testing the best hiking fleece in patagonia

Best Lightweight Fleece Jacket – Comparison Table

Fleece Price Weight Fabric
The North Face FutureFleece Hoodie 160 7.3 FutureFleece, Grid,  124g
Mountain Hardwear AirMesh Hoody 85 5.0 AirMesh, Brushed, ~100g
REI Co-op Swiftland Half Zip 89 7.5
PolarTec Power Grid, 119g
Mountain Hardwear MicroChill 2.0 Pullover 55 9.0
Velous Micro Fleece, 168g
Patagonia R1 Air Pullover 119 10.2 ZigZag Grid, 162g
The North Face FutureFleece LT Pullover 130 5.1 FutureFleece LT, Grid, 100g
Polartec Alpha Direct Hoodie 100 4.5 Alpha Direct, 90g

Best Lightweight Fleece Jacket – Overall

The North Face FutureFleece Hoodie

The North Face FutureFleece Hoodie is an innovative lightweight grid fleece constructed with high warmth-to-weight Octa fiber.

FutureFleece is warmer than most other fleece in its weight class, and lighter and more breathable than most other fleece in its warmth class. With FutureFleece you can have your cake and eat it too.

  • Price: $160
  • Weight: 7.3 oz
  • Fabric: FutureFleece, grid, Octa fiber, 124 g/m2
  • Pros: Lightweight. Breathable. Warm. High warmth-to-weight. Hood.
  • Cons: Expensive.


The big story with this lightweight fleece jacket is the namesake fabric. At a macro level, FutureFleece Hoodie is another grid fleece design. The exterior is a flat faced knit, just-stretchy-enough, that holds the garment together and prevents heat from drifting away. The interior is designed in a grid pattern of approximately ¼ inch squares. They alternate between insulative loop clusters and empty space to encourage breathability.

The loop clusters are an effective and soft-to-the-touch choice. They add structure to the garment that lofts the exterior face off of your skin. The effect reminds us of a super thin puffy jacket with an open-face interior.

At a microscopic level, the FutureFleece is built with Octa fibers. This is an innovative new yarn. Each strand is manufactured with eight ridges surrounding a hollow core. As the ridged surface interlocks with adjacent strands, it captures dead air space. As does the hollow core. All of which enhances its insulative properties.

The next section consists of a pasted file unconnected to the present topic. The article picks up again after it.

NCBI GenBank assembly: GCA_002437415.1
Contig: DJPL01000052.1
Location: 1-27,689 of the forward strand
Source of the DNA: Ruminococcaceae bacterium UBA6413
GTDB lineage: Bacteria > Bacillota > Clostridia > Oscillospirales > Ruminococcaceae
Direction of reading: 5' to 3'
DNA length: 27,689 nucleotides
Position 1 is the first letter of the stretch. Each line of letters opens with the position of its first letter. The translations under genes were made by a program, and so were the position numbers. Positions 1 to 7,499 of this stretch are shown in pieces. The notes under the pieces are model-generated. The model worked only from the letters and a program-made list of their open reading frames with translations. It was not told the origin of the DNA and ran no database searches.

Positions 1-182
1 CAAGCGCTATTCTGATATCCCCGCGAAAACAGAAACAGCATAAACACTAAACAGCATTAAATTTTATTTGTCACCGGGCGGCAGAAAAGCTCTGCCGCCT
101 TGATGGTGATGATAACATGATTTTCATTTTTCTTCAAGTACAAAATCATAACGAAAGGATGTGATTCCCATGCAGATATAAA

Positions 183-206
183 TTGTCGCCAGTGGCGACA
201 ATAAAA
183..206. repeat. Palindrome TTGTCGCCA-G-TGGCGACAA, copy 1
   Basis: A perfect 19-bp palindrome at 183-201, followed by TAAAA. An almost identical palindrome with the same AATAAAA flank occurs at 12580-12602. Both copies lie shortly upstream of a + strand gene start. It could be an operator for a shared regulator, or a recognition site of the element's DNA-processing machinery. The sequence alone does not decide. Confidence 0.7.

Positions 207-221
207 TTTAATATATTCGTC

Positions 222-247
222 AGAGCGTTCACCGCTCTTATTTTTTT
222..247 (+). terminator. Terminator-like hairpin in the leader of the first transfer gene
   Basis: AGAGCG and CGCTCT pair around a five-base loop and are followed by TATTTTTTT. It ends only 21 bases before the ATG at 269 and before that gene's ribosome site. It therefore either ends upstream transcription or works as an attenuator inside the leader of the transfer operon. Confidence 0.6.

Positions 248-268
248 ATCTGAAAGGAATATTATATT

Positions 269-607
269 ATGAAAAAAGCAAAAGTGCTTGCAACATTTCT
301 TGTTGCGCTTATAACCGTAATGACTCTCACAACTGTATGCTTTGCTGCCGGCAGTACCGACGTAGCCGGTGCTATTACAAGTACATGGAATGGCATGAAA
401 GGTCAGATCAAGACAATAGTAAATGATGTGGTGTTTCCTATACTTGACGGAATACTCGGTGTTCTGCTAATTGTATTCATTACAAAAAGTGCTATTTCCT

The FutureFleece hoodie is feature-light. It is constructed with a full front zip, one zippered chest pocket, and thumb loops. The hem, wrists and hood all have a light touch of elastic.


This is the best all-around lightweight fleece in terms of its comfort, breathability, and warmth-to-weight.

Best Ultralight Fleece Jacket

Mountain Hardwear AirMesh Hoody

The Mountain Hardwear AirMesh Hoody is a very very breathable, comfy, high warmth-to-weight ratio ultralight fleece. It is constructed with Octa yarn, and sold at a great price.

  • Price: $85
  • Weight 5 oz
  • Fabric: AirMesh, Brushed Back, Octa Yarn, ~100 g/m2
  • Pros: Ultralight. Breathable. No Zippers. High warmth-to-weight. Hood.
  • Cons: Not very durable. Not the warmest.


Like similar high tech FutureFleece from The North Face, Mountain Hardwear AirMesh Hoody is constructed with Octa fiber yarn. Its hollow core and interlocking ridges create microscopic pockets of dead air that boost its insulative properties.

Unlike FutureFleece which is gridded, Mountain Hardwear AirMesh is brushed back, meaning there aren’t empty spaces. The interior surface is all just super soft fuzz. The exterior is literally mesh, and as such, it is shockingly breathable. Even just walking around lets a breeze pass through.

With that in mind, we acknowledge that this very lightweight fleece would not feel very warm at all in windy conditions. Like polartec alpha direct hoodies, you may need to pair it with a wind breaker, or at least a rain shell. On the flip, when you’re not moving and it’s not windy, the Airmesh feels very warm relative to its weight.

The AirMesh Hoody is a lightweight fleece jacket without any zippers, our favorite chassis for a midlayer. Going sans zipper reduces weight, reduces places that can rub or chafe, increases warmth-to-weight, and reduces cost. It’s mostly all upside.

As features go, AirMesh Hoody has thumb loops and elastic around the hem and cuffs. Minimalist, but that’s really all you need in an ultralight hiking fleece jacket.


A high-tech, lightweight fleece that’s this warm and hyper breathable for under $100 is a killer deal. This is the most well-rounded, high performance ultralight fleece we’ve tested, just know that it is ineffective in the wind without an additional layer over top.

Best Lightweight Fleece Jacket – Value

REI Co-op Swiftland Half-Zip Pullover

REI Co-op Swiftland Half-Zip Pullover is a classic, name brand Polartec Power Grid fleece that does it all for less than a hundred bucks. The exterior is flat faced, the interior is gridded. The fabric is stretchy, breathable, comfortable, cozy, and soft. You will want to wear this fleece everywhere.

  • Price: $90
  • Weight: 7.5 oz
  • Fabric: Polartec Power Grid, 119 g m/2
  • Pros: Stretchy. Breathable. Comfy. Good value. Actual Polartec Power Grid.
  • Cons: Moderate warmth-to-weight. No hood.


While Swiftland is marketed for running, the fact that it weighs only 7.5 oz makes it super applicable as a lightweight fleece jacket for hiking.